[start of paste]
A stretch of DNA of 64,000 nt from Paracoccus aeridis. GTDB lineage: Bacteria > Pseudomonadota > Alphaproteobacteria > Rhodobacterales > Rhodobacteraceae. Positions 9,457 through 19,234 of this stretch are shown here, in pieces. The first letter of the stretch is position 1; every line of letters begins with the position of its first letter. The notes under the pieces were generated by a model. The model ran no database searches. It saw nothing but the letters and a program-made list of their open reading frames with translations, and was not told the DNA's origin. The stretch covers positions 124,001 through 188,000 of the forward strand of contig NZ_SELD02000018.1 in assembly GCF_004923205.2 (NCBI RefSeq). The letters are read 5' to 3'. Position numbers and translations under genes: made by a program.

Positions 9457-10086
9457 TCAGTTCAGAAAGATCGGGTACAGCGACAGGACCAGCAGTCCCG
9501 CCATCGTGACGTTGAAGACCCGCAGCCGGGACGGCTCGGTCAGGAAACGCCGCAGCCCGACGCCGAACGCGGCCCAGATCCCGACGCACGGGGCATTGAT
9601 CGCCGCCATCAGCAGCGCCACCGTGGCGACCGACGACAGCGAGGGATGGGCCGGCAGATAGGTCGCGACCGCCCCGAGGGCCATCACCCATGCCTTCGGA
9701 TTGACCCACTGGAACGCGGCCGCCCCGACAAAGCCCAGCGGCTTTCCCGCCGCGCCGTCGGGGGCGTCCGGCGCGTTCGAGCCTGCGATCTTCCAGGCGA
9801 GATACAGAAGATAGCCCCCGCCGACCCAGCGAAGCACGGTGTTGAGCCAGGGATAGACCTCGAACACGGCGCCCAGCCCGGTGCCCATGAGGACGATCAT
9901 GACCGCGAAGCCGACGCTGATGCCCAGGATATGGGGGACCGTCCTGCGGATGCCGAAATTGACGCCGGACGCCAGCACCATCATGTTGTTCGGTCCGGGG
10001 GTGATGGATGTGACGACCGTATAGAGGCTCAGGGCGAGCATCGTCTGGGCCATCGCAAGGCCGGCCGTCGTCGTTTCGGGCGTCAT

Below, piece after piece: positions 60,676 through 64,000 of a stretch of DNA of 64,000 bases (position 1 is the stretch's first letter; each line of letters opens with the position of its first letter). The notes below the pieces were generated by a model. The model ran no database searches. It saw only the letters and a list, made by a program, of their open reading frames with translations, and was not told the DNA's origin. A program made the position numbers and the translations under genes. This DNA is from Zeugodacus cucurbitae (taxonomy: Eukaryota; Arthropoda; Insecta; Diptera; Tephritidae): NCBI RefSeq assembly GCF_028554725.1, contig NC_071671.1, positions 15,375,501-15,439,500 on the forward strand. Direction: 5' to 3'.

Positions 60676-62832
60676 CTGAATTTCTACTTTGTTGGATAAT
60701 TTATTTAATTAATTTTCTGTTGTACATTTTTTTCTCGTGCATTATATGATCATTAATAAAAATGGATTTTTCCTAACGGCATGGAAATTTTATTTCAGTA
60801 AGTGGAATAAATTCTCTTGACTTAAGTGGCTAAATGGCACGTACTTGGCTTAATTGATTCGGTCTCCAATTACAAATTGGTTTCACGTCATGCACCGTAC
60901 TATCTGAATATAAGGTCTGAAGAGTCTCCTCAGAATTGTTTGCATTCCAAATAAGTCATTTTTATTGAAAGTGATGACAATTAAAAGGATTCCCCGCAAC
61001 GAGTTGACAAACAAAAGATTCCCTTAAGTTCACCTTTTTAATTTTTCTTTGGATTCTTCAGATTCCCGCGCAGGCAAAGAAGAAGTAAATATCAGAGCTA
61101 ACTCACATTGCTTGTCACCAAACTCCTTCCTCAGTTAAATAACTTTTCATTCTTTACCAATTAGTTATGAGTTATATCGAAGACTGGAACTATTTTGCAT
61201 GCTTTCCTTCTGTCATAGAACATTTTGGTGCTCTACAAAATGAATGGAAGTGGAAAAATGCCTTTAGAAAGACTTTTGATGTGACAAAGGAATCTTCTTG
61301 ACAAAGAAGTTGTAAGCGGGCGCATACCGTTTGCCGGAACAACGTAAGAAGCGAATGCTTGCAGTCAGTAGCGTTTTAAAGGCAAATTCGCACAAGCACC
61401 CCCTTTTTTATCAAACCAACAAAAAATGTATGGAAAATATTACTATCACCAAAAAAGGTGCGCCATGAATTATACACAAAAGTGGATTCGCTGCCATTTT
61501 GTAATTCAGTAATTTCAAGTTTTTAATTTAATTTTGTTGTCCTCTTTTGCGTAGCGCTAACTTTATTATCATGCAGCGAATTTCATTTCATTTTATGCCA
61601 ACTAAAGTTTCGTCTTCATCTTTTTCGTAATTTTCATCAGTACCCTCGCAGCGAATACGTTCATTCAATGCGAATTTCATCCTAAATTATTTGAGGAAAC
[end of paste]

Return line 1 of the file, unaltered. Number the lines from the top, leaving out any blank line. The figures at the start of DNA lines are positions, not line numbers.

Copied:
A stretch of DNA of 64,000 nt from Paracoccus aeridis. GTDB lineage: Bacteria > Pseudomonadota > Alphaproteobacteria > Rhodobacterales > Rhodobacteraceae. Positions 9,457 through 19,234 of this stretch are shown here, in pieces. The first letter of the stretch is position 1; every line of letters begins with the position of its first letter. The notes under the pieces were generated by a model. The model ran no database searches. It saw nothing but the letters and a program-made list of their open reading frames with translations, and was not told the DNA's origin. The stretch covers positions 124,001 through 188,000 of the forward strand of contig NZ_SELD02000018.1 in assembly GCF_004923205.2 (NCBI RefSeq). The letters are read 5' to 3'. Position numbers and translations under genes: made by a program.